This thing that is happening to us– expecting a first child– is not special. As a single-family unit in a specific time and place (Portland, Oregon in 2016), this is a unique experience in our lives. But that’s true only for Kathleen and me. While each family gets one shot at successfully having a first child, this situation is infinitely relatable. Rounding the corner into a new year, first-time moms- and dads-to-be everywhere are wringing their hands, preparing their nurseries, fitting in those last trips to the movie theater. We tell ourselves that producing offspring is a unique part of life and the human experience, but this exact thing has happened billions upon billions of times. It may feel special to you or us, but in the grand scheme of things having your first child is not that special.
So Why Do We Freak Out About It?
Between you and me, I’m at the stage where this baby thing is still conceptual. Even with the ultrasound photo affixed to our fridge, I’m still blissfully spared the anxiety that seems to run through new parents. Too early for that, I suppose. Kathleen is juuuuuust beginning to show a bit, and her first trimester was a breeze for her compared to some of the pregnancy horror stories we’ve heard about. No morning sickness. No food aversions. No off-the-wall food cravings at two in the morning. The biggest physical impact to Kathleen thus far is she goes to bed a bit earlier and wakes up a bit later.
The due date is June 29th, so there is plenty of time for everything to sink in before driving to the hospital this summer to introduce the new member of the family to the world.
In the meantime, we have been subjected to a litany of advice– solicited and otherwise–about what is going to happen. Some of it is useful and appreciated, but much of it is of the worn-out cliche variety. Over the past four months, for instance, I’ve heard maybe a dozen variations on the phrase “Your life will never be the same.” Yes, thank you for the heads-up. It’s actually by design, you know. And not for nothing, but the past six years of my life has been a roller coaster of massive changes. 36-year-old me looks and talks and acts almost nothing like the 30-year-old version. My life was never the same after I moved to Portland to take a job with a large technology company. Or after I went on my first date with Kathleen. Or after we got married. Or after we bought a house together. And so on and so forth.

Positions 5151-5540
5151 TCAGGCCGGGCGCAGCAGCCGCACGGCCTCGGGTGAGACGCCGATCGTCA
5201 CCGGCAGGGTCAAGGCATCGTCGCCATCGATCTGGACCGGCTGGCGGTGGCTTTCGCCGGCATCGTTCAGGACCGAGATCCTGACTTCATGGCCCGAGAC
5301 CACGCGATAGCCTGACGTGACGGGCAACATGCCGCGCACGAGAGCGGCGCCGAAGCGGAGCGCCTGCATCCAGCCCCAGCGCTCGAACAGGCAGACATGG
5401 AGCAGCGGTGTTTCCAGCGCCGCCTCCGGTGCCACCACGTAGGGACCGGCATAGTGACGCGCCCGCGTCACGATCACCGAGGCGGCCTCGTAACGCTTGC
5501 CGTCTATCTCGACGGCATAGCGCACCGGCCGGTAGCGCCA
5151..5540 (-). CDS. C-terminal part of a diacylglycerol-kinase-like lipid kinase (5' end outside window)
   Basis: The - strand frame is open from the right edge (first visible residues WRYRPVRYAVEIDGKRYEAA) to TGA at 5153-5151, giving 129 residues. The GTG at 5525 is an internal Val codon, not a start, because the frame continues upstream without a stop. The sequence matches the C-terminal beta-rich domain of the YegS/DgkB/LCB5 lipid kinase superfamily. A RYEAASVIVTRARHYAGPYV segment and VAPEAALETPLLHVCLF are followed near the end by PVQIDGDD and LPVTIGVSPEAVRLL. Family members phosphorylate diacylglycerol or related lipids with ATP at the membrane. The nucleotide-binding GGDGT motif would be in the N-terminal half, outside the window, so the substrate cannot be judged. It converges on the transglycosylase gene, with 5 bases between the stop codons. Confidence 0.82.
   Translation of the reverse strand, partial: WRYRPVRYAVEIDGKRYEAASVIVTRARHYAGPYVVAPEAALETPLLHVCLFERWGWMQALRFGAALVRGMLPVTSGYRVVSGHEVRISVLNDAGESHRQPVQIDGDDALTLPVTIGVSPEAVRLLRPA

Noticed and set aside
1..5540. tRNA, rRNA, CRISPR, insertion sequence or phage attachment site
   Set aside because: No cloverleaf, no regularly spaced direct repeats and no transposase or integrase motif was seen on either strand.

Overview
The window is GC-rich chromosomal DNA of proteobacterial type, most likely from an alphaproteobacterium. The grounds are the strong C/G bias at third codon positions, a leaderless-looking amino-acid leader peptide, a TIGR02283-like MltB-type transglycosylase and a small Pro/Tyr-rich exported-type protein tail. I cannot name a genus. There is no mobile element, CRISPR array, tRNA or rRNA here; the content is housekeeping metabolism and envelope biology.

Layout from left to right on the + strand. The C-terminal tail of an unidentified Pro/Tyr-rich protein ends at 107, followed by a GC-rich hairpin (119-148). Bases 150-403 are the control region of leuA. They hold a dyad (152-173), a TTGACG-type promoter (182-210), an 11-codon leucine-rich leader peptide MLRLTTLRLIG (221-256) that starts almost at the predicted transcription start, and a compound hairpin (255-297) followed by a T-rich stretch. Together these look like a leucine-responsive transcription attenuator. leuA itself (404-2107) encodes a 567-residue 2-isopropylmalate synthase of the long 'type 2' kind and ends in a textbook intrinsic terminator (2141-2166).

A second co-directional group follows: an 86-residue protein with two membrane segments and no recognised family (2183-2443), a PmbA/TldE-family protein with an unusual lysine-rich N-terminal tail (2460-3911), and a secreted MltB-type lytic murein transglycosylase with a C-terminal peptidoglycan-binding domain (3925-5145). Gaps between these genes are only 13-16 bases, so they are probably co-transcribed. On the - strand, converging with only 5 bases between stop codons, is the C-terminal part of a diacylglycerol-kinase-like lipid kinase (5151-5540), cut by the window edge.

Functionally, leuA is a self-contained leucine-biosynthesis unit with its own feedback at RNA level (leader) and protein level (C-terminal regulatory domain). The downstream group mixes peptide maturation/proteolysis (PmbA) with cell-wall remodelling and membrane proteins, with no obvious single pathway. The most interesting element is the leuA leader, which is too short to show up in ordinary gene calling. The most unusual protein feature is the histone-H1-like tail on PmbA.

Everything Is Going to Change. Just Like It Always Does.
It’s not the sleep-challenged nights or the diapers that will push me off balance. I’m neither a stranger to insomnia nor am I particularly squeamish. The rage-filled toddler meltdowns at the grocery store? A stubborn refusal to eat veggies? These are simple, shared moments of parenting that don’t concern me. They are merely bridges to be crossed. I’m not saying I’m going to cherish these moments of frustration; I just know they are going to happen, and I’m not going to spend a lot of time worrying about them yet.
However, the big-picture issues get my mind whirring. How do you raise an adult in a society where prolonged adolescence is now the norm? How do you steer a person toward personal fulfillment that doesn’t use materialism as an embodiment of success? How do you encourage healthy relationships with people, money, food, and sex? How do you cope when you realize that you can’t “control” these things, that you have an ever-waning degree of influence? These are the thoughts that keep me up at night. Our forthcoming child (henceforth to be referred to as “Creature”) will be an experiment of one, what works for Creature might not work for you. Hell, what works for Creature may not work for Creature 2.0, if we decide on a second child. Even after all that effort and teaching and raising, the person that comes out on the other side of the two-decade process will not be a carbon copy of Kathleen or me. To assume Creature will act and talk like we expect; to dream and pursue what we expect; to interact and react to the world how we expect: these are the traps of parenthood we set for ourselves.
Still, we have to start somewhere. We need a blueprint for how we want our child to be. Happy and successful, yes of course, but what do we define as success? How do we help our child achieve that without getting in the way, or worse, saddling them with the baggage we carry?
We’ll do our best.